Terminally ill Sidmouth gran’s disability allowance slashed by more than half

10:36 15 April 2016

Susan Whitby has had her benefiits slashed

Susan Whitby has had her benefiits slashed

Lifelong Conservative Susan,64, says she will never vote for Tories again over Government’s Personal Independence Payment (PIP), saying: “Apparently I’ve lived too long for the Department for Work and Pensions.”

Cancer sufferer Susan Whitby’s financial support from the state has plummetted by more than half – from £135 to £55 a week – after she was reassessed for the controversial new Personal Independence Payment (PIP).

The ‘stressed, upset and extremely bitter’ Woolbrook Close resident, told by doctors she could have months or years left, feels she has ‘lived too long’ for the Department for Work and Pensions.

Mrs Whitby, 64, said she has paid more into her pension than she will ever live to take out and, with the cash instead going ‘overseas or to the wealthy’, she will never vote for the Tories again.

She has sent an open letter to Prime Minister David Cameron and East Devon MP Hugo Swire speaking out for herself and the thousands of others she says must be affected.

“The money I was on was just about enough,” said Mrs Whitby. “I’m going to be in treatment indefinitely. Apparently I’ve lived too long for the Department for Work and Pensions (DWP).

“I’m sure there are thousands and thousands of others who don’t know what their life expectancy is.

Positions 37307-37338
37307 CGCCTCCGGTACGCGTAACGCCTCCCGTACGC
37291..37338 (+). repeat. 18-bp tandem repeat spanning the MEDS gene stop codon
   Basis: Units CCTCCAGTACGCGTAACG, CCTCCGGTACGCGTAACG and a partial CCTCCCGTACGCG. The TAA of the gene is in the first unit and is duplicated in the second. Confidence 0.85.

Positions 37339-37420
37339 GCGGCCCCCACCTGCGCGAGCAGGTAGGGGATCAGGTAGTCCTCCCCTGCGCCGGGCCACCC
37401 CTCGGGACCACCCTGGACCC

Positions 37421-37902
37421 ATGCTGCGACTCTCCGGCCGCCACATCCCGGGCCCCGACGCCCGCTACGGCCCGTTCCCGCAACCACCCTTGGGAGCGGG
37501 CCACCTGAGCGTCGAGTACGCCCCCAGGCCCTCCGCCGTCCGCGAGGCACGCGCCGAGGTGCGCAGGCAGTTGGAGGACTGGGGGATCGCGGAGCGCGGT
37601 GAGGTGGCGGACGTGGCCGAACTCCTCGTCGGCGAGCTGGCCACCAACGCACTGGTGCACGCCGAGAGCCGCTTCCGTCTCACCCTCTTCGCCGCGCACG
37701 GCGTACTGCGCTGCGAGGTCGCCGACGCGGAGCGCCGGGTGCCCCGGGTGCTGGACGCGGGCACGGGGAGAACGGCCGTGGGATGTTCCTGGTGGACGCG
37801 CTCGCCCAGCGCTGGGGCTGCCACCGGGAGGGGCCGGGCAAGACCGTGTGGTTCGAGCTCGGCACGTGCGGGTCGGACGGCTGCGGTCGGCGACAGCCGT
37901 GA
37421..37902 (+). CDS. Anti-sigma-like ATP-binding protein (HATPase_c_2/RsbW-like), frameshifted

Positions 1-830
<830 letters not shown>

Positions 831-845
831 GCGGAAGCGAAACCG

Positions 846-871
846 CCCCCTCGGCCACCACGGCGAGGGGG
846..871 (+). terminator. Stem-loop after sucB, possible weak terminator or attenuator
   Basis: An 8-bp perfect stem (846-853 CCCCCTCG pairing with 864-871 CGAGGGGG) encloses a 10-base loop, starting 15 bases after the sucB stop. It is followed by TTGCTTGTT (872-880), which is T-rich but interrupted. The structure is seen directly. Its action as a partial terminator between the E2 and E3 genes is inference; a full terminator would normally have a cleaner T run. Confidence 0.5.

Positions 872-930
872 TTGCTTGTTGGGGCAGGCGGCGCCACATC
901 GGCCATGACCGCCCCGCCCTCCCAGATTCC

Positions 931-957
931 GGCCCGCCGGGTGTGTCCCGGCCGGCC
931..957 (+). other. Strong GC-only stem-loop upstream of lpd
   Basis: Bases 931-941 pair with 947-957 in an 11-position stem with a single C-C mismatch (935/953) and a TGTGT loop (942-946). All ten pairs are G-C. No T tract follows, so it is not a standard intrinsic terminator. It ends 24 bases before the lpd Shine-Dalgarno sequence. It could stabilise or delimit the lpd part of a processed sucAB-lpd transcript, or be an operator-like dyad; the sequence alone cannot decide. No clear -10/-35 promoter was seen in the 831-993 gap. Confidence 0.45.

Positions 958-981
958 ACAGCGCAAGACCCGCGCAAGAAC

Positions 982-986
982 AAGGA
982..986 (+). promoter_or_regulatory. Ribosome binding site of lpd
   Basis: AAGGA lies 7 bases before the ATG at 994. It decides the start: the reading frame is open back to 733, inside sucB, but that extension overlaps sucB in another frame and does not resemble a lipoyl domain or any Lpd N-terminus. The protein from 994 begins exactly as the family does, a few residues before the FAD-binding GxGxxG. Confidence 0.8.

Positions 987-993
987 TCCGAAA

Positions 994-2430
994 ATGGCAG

“The Government will benefit from my pension – I won’t be here in my 80s. After all I have paid in, I deserve a little support now.”

Mrs Whitby was diagnosed with breast cancer aged 40 and was successfully treated with radiotherapy. Three years ago she was ‘shattered’ when doctors said the cancer had returned and spread to her lungs and brain, just months before she was due to retire.

“My oncologist said I could live six months or several years,” said the former legal practice manager. “I just don’t know, but it’s a terminal diagnosis.”

Surgery on her brain meant Mrs Whitby’s driving licence was suspended. She was assessed for the Disability Living Allowance (DLA), put on the ‘enhanced’ rate and later allowed to join the Motability scheme to rent a car when her licence was returned. Mrs Whitby, who has been divorced for 25 years, moved to Sidmouth after her treatment in Rugby to be nearer to her two sons and three grandchildren.